Canada's Liberal government is fending off scandal charges after an internal audit showed that the Human Resources Department had not properly accounted for up to $695 million in spending. Critics allege that some of the missing millions went into slush funds to Liberal supporters and ask why it took Human Resources Minister Jane Stewart over three months to make the audit public. Prime Minister Jean Chrétien acknowledges a "serious problem" but asserts that only $21 million is in question, stressing the problem is an administrative one and does not mean that money for job creation, training projects and literacy programs was misspent.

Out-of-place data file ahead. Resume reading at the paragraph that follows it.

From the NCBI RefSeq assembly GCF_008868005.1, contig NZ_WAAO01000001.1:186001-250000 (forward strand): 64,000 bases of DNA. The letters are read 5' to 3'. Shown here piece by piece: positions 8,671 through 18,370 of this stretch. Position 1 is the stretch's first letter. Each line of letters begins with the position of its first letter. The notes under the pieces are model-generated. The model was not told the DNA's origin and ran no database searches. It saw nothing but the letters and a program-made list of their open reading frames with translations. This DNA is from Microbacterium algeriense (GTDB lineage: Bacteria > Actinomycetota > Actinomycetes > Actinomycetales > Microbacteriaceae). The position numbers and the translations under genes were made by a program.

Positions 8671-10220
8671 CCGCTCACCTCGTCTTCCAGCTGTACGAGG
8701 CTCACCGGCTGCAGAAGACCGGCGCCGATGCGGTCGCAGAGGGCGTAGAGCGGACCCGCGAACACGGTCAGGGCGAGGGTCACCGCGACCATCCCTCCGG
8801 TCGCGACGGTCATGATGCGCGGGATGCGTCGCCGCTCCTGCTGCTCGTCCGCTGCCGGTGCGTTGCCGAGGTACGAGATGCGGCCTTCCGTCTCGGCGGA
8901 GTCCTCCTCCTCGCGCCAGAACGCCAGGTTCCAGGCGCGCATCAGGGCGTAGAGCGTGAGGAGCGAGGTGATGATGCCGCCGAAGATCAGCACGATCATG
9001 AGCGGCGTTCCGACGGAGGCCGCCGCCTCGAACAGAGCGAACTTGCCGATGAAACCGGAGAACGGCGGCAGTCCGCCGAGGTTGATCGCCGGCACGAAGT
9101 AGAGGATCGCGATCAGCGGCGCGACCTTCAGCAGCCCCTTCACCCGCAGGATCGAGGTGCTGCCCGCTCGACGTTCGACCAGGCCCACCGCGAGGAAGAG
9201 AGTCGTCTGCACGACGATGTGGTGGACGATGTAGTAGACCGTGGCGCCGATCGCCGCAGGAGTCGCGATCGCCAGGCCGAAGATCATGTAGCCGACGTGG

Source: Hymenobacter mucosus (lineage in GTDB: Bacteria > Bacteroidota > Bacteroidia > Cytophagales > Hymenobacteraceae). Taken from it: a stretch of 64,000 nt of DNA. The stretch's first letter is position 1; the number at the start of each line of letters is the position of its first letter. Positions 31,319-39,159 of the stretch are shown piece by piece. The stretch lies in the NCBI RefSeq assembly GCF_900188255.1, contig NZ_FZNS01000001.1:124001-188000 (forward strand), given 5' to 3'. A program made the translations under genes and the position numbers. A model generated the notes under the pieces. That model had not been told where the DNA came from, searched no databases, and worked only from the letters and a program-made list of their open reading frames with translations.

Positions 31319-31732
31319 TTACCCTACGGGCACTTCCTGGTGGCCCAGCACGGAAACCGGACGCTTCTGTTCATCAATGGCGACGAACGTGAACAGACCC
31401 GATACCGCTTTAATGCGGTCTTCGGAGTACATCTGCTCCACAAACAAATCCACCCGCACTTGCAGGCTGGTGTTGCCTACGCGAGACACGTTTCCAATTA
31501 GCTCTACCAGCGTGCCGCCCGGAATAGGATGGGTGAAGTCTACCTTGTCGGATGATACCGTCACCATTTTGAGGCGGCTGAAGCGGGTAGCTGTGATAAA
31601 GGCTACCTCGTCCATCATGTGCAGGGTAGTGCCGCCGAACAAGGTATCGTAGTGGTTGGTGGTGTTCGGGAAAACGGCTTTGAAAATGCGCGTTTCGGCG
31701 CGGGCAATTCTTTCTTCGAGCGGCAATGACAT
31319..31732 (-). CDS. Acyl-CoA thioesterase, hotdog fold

The voters of tiny, banana-producing Windward Island elected the Labour Party of Dominica to power for the first time in 20 years last week. The electorate, worried about the threat to the island's main industry from the World Trade Organization ruling against the European Union's preferred import of Caribbean bananas, gave the LPD, led by Rosie Douglas, 10 seats in the island's Parliament with two for allies the Dominica Freedom Party against nine for the ruling United Workers' Party.